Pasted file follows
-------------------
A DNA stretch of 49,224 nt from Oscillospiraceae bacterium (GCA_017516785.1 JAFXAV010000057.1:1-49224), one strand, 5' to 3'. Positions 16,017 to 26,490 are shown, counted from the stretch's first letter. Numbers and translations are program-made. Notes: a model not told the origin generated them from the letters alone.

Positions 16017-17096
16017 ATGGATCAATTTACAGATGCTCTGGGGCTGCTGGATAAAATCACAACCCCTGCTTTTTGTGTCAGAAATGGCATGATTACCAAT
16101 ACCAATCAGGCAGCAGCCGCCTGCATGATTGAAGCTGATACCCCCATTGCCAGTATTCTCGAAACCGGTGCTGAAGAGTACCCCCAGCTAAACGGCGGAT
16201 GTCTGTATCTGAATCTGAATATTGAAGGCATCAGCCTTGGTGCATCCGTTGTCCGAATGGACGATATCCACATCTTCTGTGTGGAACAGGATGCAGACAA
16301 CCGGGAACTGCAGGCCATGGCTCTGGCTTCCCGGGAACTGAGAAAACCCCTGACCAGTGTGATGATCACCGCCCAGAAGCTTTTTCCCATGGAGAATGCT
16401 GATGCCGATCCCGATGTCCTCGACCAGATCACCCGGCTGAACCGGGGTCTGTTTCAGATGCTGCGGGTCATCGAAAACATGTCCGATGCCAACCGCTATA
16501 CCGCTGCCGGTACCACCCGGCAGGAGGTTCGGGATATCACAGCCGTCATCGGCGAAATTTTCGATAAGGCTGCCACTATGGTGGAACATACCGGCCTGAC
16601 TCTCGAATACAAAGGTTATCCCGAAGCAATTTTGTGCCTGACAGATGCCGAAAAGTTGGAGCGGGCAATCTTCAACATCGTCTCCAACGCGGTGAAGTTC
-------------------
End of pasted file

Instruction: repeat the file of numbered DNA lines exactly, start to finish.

A DNA stretch of 49,224 nt from Oscillospiraceae bacterium (GCA_017516785.1 JAFXAV010000057.1:1-49224), one strand, 5' to 3'. Positions 16,017 to 26,490 are shown, counted from the stretch's first letter. Numbers and translations are program-made. Notes: a model not told the origin generated them from the letters alone.

Positions 16017-17096
16017 ATGGATCAATTTACAGATGCTCTGGGGCTGCTGGATAAAATCACAACCCCTGCTTTTTGTGTCAGAAATGGCATGATTACCAAT
16101 ACCAATCAGGCAGCAGCCGCCTGCATGATTGAAGCTGATACCCCCATTGCCAGTATTCTCGAAACCGGTGCTGAAGAGTACCCCCAGCTAAACGGCGGAT
16201 GTCTGTATCTGAATCTGAATATTGAAGGCATCAGCCTTGGTGCATCCGTTGTCCGAATGGACGATATCCACATCTTCTGTGTGGAACAGGATGCAGACAA
16301 CCGGGAACTGCAGGCCATGGCTCTGGCTTCCCGGGAACTGAGAAAACCCCTGACCAGTGTGATGATCACCGCCCAGAAGCTTTTTCCCATGGAGAATGCT
16401 GATGCCGATCCCGATGTCCTCGACCAGATCACCCGGCTGAACCGGGGTCTGTTTCAGATGCTGCGGGTCATCGAAAACATGTCCGATGCCAACCGCTATA
16501 CCGCTGCCGGTACCACCCGGCAGGAGGTTCGGGATATCACAGCCGTCATCGGCGAAATTTTCGATAAGGCTGCCACTATGGTGGAACATACCGGCCTGAC
16601 TCTCGAATACAAAGGTTATCCCGAAGCAATTTTGTGCCTGACAGATGCCGAAAAGTTGGAGCGGGCAATCTTCAACATCGTCTCCAACGCGGTGAAGTTC